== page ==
So yeah–I know Neil Gaiman is a hero for a lot of people. But attending his book signing in Phoenix crystallized (at least for me) some reasons why.
For starters, he’s been on a non-stop book tour of epic proportions the last few weeks. He doesn’t finish in until mid-July (and he’s going to Canada too). His last blog post even has the phrase “Tired Neil”–and that was before he left the UK.
Every night he signs a truckload of books. Literally. Like at least two-semi’s worth. At the event I attended, each group of 40 people were assigned a letter of the alphabet. And there are two go-rounds of alphabets–so when it reached Z, it started again with AA. So let’s see–26 letters of the alphabet times 40, plus double equals–Holy Crap. Especially for people who have more than one book for him to sign. (And that doesn’t count the 800 some odd books he signs before the event starts.)
So when my letter rolled, around — S — I saw the tired Neil. It was pushing midnight–and the reading had started at six. I knew I was adding to the problem–in my defense, I had a copy of GOOD OMENS, already signed by Terry Pratchett, and awaiting Mr. Gaiman’s signature. And this had been a thorn in my craw for quite a few years–I wasn’t able to see Terry Pratchett in person, and had to get a signed copy online–for the mere reason that my former library wouldn’t let me take the time (even though I’d had ample vacation built up) to see him in person.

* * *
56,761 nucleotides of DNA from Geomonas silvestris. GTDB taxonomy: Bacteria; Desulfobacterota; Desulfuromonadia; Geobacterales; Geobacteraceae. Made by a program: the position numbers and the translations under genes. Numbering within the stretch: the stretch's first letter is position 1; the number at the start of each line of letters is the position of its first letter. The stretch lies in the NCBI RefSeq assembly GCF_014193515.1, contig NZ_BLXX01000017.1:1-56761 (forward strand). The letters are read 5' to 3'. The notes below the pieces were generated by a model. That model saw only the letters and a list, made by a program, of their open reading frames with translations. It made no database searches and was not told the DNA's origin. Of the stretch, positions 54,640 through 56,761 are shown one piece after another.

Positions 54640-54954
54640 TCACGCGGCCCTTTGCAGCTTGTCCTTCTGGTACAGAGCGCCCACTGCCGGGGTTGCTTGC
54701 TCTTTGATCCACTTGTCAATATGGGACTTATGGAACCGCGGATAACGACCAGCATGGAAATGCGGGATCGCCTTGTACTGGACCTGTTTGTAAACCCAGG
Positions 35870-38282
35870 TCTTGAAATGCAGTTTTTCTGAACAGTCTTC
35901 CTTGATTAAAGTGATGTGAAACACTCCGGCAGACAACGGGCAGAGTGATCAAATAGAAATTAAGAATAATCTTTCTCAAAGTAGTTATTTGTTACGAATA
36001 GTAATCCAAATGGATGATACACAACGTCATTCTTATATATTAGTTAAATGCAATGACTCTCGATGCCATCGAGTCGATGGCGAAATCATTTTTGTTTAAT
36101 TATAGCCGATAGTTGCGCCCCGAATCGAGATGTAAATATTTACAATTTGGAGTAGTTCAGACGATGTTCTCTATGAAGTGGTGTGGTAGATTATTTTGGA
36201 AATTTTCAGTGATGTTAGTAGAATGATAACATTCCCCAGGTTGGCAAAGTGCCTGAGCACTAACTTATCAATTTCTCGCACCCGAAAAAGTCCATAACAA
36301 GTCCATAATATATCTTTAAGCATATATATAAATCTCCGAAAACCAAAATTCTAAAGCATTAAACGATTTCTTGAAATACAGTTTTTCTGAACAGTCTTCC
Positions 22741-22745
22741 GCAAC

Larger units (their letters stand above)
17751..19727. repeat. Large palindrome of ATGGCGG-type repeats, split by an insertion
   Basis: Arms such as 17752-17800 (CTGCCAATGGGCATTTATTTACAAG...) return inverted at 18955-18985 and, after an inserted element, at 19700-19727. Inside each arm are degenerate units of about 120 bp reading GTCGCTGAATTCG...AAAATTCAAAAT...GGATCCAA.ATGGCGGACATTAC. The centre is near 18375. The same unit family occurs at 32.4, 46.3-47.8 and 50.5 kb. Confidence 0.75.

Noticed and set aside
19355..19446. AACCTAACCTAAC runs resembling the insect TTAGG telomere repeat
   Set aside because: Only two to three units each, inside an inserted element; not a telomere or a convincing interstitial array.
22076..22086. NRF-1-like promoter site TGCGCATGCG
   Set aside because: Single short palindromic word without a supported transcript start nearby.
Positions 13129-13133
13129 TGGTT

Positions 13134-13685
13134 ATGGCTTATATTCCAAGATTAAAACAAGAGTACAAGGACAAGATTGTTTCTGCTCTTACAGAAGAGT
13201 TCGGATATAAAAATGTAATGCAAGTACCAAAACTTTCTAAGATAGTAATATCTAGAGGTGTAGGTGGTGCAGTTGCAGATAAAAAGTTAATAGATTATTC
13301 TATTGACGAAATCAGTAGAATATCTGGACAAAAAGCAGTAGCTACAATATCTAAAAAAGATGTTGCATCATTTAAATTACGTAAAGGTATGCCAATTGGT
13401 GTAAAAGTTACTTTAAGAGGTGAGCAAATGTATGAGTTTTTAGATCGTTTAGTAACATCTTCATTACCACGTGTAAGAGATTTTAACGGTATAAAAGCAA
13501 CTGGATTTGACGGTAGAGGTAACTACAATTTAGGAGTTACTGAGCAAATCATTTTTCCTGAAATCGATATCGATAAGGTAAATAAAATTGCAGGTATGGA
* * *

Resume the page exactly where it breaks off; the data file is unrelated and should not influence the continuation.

As I approached the table, I was informed only one dedication per group of books, which meant my name wouldn’t be added to the GOOD OMENS inscription. Understandable. So I left the dedication to a friend (you’ll know who you are when the book arrives on your doorstep) and the first thing I stupidly said to tired Neil was, “I’m not [Insert Name of Friend Here].” The poor man faltered a bit, and I explained that the dedication wasn’t for me, but for someone else who couldn’t attend. He kept going, and drew a star on the page (perhaps to spruce the monotony of having to write his name over and over). And then I explained how the library I’d worked at didn’t let me see Terry Pratchett–and with a wry grin, he said, “Damn them.” Thorn in craw officially removed.
I went on to say how delightful the event was–and thanked him for his time. With the gentlest sincerity, he replied, “Well, thank you for coming.”
So, I’m 100% certain he will remember none of this. But in those brief moments, he shined a light into my drab little world that will shine brightly for months (and years) to come. All in the midst of the truckload of work he’d been given.
Not every author will take the personal time for their adoring fans. But Neil Gaiman is definitely one who will. And for that, he should be commended. His #1 spot on the NYT list should be ample accolade, I hope–but I think he deserves even more.